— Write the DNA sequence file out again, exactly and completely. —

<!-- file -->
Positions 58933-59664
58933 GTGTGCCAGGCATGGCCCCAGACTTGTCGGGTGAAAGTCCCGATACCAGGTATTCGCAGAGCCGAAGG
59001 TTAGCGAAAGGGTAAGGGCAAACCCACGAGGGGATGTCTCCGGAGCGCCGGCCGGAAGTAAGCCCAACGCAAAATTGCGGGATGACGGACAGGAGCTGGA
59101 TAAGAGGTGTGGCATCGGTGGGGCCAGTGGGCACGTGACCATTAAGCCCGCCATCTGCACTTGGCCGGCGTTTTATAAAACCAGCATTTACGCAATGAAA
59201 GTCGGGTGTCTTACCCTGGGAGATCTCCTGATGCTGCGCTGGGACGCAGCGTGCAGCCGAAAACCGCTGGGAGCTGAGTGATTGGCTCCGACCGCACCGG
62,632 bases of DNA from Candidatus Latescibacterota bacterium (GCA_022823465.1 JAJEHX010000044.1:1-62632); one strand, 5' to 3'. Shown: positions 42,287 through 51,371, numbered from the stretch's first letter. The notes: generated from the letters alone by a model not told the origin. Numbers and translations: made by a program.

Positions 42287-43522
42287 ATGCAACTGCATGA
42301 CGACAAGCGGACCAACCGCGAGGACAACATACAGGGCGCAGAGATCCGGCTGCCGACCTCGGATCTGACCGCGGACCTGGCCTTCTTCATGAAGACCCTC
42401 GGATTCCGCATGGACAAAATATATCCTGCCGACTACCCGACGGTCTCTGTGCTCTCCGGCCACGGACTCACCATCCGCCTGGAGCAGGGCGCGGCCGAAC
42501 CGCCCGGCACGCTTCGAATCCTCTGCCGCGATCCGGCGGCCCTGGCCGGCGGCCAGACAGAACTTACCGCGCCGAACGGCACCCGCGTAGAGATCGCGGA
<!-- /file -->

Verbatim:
Positions 58933-59664
58933 GTGTGCCAGGCATGGCCCCAGACTTGTCGGGTGAAAGTCCCGATACCAGGTATTCGCAGAGCCGAAGG
59001 TTAGCGAAAGGGTAAGGGCAAACCCACGAGGGGATGTCTCCGGAGCGCCGGCCGGAAGTAAGCCCAACGCAAAATTGCGGGATGACGGACAGGAGCTGGA
59101 TAAGAGGTGTGGCATCGGTGGGGCCAGTGGGCACGTGACCATTAAGCCCGCCATCTGCACTTGGCCGGCGTTTTATAAAACCAGCATTTACGCAATGAAA
59201 GTCGGGTGTCTTACCCTGGGAGATCTCCTGATGCTGCGCTGGGACGCAGCGTGCAGCCGAAAACCGCTGGGAGCTGAGTGATTGGCTCCGACCGCACCGG
62,632 bases of DNA from Candidatus Latescibacterota bacterium (GCA_022823465.1 JAJEHX010000044.1:1-62632); one strand, 5' to 3'. Shown: positions 42,287 through 51,371, numbered from the stretch's first letter. The notes: generated from the letters alone by a model not told the origin. Numbers and translations: made by a program.

Positions 42287-43522
42287 ATGCAACTGCATGA
42301 CGACAAGCGGACCAACCGCGAGGACAACATACAGGGCGCAGAGATCCGGCTGCCGACCTCGGATCTGACCGCGGACCTGGCCTTCTTCATGAAGACCCTC
42401 GGATTCCGCATGGACAAAATATATCCTGCCGACTACCCGACGGTCTCTGTGCTCTCCGGCCACGGACTCACCATCCGCCTGGAGCAGGGCGCGGCCGAAC
42501 CGCCCGGCACGCTTCGAATCCTCTGCCGCGATCCGGCGGCCCTGGCCGGCGGCCAGACAGAACTTACCGCGCCGAACGGCACCCGCGTAGAGATCGCGGA